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Digital Health and the Post-Covid Era: a help or hinderance?

Author: Tameika Shaw, RD | TAIBU CHC

Posted: July 5, 2021


We can all agree that the covid-19 pandemic has impacted the way healthcare is delivered and that it will continue to change our future, including Dietetics. Dietitians have adapted, much like many other disciplines, as we were all forced to embrace new ways of providing care. This has been a huge adjustment not only for our patients but also for us: RDs.


My organization, a CHC in Scarborough, witnessed this transformation. The Centre: a usual hub of activity and people; became almost vacant as soon as the WHO declared a pandemic. Like many others, we quickly transitioned to virtual services and programs (defined as phone, video conferencing or secure messaging or emails). This emergency pivot, though laudable, was a reactive action and as such, attention must be given to the post-covid era.


What will the role virtual care and digital health tools play in the future of dietetics?

I realize that most primary care organizations had the tools to offer virtual services pre-pandemic; however, I would be curious to know how often these tools were utilized.


As a reference point, pre-pandemic, our Centre’s average virtual encounters across our team were less than 9% compared to now where we offer 50% of encounters as virtual visits. Almost 15 months later, multi-disciplinary primary care organizations are planning for expansion and resumption of services, with hints of maintaining a hybrid approach to care. Dietitians are likely to remain mostly virtual to allow space for our other colleagues who carry out their work with clients present.


Even when we can finally have free reign to resume in-person visits, we must acknowledge there is no going back to the way it was. One of the legacies of the covid-19 pandemic will be the accelerated growth in digital health. Kelly et al. (2021) uses the term: “digital disruption of dietetics” and asks the question, “are dietitians ready”?


Dietitians and clients can leverage virtual care and digital health, where virtual care can have the ability to address social determinants of health including:

  1. Eliminating geography as a barrier to service

  2. lower absenteeism or income loss related to missed time from work

  3. increased access to cultural or translation tools using remote interpretation services or translation apps

  4. access to specialized programs that may otherwise be off limits due to location

  5. fostering collaboration with clients to play more active role in health through apps or wearable tech

However, as we plan to continue digital offerings in a post-covid era, consideration must still be given to those who have struggled due to lack of access to compatible devices, data services and those with less comfort and skills to navigate the virtual space.


When assessing this readiness we need to recognize that digital health literacy is a combination of both access and utilization among clients, providers, organizations and health systems (Conard, 2019). Are primary care dietitians and their organizations ready to integrate digital technologies and virtual care on a more permanent and seamless basis to provide high quality accessible care? I do not think anyone will disagree that phone appointments can be a poor substitute for in-person consults and that video visits, though a more feasible option, are not readily accessible or utilized by clients and providers alike. Phone appointments though convenient, serve best for wellness checks or monitoring after client’s have had assessments and nutrition education.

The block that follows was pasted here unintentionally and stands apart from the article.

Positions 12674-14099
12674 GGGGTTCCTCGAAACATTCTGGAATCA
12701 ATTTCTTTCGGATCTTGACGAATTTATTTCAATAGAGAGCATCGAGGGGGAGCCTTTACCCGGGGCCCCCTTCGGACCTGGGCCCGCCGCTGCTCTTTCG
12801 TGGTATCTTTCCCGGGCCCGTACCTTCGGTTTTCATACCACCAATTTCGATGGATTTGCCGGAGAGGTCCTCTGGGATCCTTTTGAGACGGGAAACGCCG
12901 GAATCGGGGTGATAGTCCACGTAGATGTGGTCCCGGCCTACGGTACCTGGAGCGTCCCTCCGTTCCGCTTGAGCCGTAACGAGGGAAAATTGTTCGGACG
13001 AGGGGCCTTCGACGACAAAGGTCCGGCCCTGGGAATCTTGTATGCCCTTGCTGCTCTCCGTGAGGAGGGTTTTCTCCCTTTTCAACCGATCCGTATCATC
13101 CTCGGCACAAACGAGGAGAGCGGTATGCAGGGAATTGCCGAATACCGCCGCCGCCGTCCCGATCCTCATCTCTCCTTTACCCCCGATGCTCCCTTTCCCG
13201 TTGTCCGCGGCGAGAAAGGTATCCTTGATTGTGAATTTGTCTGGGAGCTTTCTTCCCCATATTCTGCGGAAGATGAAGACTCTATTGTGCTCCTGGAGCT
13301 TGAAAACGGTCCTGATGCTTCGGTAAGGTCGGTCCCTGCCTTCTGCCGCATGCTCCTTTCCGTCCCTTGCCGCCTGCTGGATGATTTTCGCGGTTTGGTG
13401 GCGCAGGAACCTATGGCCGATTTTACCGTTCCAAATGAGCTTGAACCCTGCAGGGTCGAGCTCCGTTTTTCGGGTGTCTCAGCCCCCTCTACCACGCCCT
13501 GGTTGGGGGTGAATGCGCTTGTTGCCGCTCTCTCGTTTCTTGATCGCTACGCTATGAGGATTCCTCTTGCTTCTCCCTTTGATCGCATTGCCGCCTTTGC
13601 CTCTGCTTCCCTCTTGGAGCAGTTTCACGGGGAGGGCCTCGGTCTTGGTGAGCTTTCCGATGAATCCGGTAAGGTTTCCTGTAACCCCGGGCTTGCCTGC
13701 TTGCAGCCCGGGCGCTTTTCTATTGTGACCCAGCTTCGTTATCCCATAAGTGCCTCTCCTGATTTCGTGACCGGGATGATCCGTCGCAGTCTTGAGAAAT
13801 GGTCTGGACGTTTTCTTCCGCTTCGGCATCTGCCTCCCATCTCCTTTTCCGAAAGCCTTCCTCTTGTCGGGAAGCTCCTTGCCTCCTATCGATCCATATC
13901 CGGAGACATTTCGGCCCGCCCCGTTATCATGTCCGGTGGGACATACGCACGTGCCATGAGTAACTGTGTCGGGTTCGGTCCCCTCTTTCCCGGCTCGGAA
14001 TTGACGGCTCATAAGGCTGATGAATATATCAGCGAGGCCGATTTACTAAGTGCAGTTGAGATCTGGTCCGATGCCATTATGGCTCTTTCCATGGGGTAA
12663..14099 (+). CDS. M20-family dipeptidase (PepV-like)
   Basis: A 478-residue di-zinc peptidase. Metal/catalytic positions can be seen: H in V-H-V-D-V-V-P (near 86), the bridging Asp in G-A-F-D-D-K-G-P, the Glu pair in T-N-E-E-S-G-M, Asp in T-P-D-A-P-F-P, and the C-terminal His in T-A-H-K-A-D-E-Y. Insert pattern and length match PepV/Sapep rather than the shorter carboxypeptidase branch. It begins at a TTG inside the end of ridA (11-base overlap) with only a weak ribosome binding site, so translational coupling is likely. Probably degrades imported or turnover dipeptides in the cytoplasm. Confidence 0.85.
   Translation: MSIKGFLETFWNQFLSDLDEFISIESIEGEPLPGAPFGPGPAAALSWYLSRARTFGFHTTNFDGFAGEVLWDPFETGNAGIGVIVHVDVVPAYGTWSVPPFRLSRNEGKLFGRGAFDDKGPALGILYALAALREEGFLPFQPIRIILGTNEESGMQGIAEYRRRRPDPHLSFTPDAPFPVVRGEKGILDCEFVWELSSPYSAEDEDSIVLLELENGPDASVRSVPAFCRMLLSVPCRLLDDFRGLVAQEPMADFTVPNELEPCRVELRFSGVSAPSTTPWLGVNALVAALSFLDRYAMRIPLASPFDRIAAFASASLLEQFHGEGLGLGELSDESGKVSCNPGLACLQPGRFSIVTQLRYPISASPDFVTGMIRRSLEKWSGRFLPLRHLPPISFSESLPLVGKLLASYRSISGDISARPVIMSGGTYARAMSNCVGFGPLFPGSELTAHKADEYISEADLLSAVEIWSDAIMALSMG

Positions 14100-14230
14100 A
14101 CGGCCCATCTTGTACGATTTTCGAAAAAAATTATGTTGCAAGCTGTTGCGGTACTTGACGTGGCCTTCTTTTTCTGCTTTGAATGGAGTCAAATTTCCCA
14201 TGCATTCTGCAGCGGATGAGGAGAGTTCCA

Videoconferencing has the most capability to replicate an in-person experience in terms of “meeting” our clients, improving communication and building trust. Video visits support visual assessments such as the SGA and are more supportive of providing nutrition education to all types of learners, especially visual learners.


This assessment of readiness highlights that employers need to be ready to support RDs in this next phase. If your organization has not already done so, challenge them to assist with the resources and technology needed to help improve virtual offerings. Look beyond the phones and assess how to improve video offerings. And when needed, advocating with your leadership team and organization for more on-site days will be just as critical to suit those clients who need in-person contact. An equitable approach to the way we do our work is needed now more than ever. It is important that we take a patient first approach.


Dietitians have a role in in the virtual and technology offerings in the post-covid shift and we should prepare ourselves to not only embrace the change but to also be influencers of the movement especially as it relates to the needs of our clients.

Additional Resources:

  • The College of Dietitians of Ontario has several documents and webinars on virtual care that are worth visiting if you have not already done so: College of Dietitians – Virtual Care, Social Media & Technology.

  • Digital disruption of dietetics: are we ready? by Kelly et al., 2021 is an interesting read for those interested in looking at digital health through an NCP lens.

References:

  • Conard (2019) Best Practices in Digital Health Literacy. Int J Cardiology 292: 277-279 Kelly, Collins, McCamley et al. (2021) Digital disruption of dietetics : are we ready? Journal of Human Nutrition and Dietetics 34: 134-136

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